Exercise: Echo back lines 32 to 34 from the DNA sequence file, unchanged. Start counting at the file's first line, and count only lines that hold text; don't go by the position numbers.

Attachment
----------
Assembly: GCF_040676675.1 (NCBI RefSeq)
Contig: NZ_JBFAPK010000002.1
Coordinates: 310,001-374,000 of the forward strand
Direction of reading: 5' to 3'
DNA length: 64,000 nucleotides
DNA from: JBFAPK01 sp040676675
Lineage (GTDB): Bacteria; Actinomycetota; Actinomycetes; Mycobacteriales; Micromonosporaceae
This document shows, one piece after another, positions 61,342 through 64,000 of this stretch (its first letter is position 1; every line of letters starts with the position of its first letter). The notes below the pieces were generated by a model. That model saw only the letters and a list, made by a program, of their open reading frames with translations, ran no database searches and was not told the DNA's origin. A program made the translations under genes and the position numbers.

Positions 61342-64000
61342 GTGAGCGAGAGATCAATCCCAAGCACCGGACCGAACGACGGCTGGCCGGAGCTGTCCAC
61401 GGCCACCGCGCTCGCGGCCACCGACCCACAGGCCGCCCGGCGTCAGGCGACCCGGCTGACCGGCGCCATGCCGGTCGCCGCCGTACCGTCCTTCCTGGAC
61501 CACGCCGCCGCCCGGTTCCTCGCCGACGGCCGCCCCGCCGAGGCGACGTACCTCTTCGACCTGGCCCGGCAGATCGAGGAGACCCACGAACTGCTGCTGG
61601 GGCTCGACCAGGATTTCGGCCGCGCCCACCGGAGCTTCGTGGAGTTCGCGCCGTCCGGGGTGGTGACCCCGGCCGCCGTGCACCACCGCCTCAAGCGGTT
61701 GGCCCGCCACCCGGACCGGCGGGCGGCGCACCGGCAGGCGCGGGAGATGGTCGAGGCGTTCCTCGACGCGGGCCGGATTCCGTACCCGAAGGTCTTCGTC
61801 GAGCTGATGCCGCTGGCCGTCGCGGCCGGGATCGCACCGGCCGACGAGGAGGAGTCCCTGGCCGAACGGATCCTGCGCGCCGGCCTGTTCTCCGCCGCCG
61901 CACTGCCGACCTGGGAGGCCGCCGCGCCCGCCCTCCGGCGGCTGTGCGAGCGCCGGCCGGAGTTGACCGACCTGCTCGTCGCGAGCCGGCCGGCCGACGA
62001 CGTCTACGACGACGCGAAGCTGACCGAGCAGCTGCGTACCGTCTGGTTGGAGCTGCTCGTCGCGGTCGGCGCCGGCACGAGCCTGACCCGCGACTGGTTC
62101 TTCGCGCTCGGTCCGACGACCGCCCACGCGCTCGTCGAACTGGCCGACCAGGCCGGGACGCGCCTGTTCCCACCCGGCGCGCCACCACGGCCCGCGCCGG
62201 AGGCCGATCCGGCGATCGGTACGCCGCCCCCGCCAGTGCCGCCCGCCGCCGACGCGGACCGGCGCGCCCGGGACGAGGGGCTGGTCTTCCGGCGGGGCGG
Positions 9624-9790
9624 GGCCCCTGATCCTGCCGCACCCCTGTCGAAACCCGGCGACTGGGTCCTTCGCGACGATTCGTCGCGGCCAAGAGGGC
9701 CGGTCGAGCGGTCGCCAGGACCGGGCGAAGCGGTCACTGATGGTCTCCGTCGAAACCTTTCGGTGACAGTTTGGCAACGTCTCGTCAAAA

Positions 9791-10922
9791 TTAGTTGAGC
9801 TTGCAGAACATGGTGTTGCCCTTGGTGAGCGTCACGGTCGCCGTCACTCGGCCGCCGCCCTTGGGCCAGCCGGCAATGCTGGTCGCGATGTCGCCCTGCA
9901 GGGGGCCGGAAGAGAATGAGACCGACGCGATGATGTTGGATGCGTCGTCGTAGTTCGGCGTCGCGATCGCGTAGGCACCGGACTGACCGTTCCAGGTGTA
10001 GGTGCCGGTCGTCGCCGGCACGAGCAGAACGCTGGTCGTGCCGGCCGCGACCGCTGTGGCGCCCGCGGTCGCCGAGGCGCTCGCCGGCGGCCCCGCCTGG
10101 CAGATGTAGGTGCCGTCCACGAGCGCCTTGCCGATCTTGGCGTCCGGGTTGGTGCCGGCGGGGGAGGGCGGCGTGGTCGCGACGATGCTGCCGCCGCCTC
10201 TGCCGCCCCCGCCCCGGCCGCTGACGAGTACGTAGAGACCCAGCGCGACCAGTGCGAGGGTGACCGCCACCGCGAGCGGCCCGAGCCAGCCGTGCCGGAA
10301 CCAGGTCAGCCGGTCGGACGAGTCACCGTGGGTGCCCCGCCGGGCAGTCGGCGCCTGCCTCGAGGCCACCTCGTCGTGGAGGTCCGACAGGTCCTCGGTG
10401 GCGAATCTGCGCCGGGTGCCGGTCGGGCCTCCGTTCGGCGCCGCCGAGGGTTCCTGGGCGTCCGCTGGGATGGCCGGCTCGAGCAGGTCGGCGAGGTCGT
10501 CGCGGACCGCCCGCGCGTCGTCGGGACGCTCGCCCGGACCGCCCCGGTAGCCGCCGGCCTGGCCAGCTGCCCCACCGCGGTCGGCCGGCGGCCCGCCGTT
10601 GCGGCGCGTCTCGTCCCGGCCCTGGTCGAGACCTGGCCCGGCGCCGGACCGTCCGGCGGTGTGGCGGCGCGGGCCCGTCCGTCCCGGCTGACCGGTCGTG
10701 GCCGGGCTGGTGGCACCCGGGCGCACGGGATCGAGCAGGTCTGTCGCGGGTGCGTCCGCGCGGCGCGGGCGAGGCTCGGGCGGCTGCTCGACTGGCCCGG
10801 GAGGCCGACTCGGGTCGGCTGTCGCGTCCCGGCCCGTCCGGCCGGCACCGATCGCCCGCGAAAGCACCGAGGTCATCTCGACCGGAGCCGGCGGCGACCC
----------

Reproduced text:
10501 CGCGGACCGCCCGCGCGTCGTCGGGACGCTCGCCCGGACCGCCCCGGTAGCCGCCGGCCTGGCCAGCTGCCCCACCGCGGTCGGCCGGCGGCCCGCCGTT
10601 GCGGCGCGTCTCGTCCCGGCCCTGGTCGAGACCTGGCCCGGCGCCGGACCGTCCGGCGGTGTGGCGGCGCGGGCCCGTCCGTCCCGGCTGACCGGTCGTG
10701 GCCGGGCTGGTGGCACCCGGGCGCACGGGATCGAGCAGGTCTGTCGCGGGTGCGTCCGCGCGGCGCGGGCGAGGCTCGGGCGGCTGCTCGACTGGCCCGG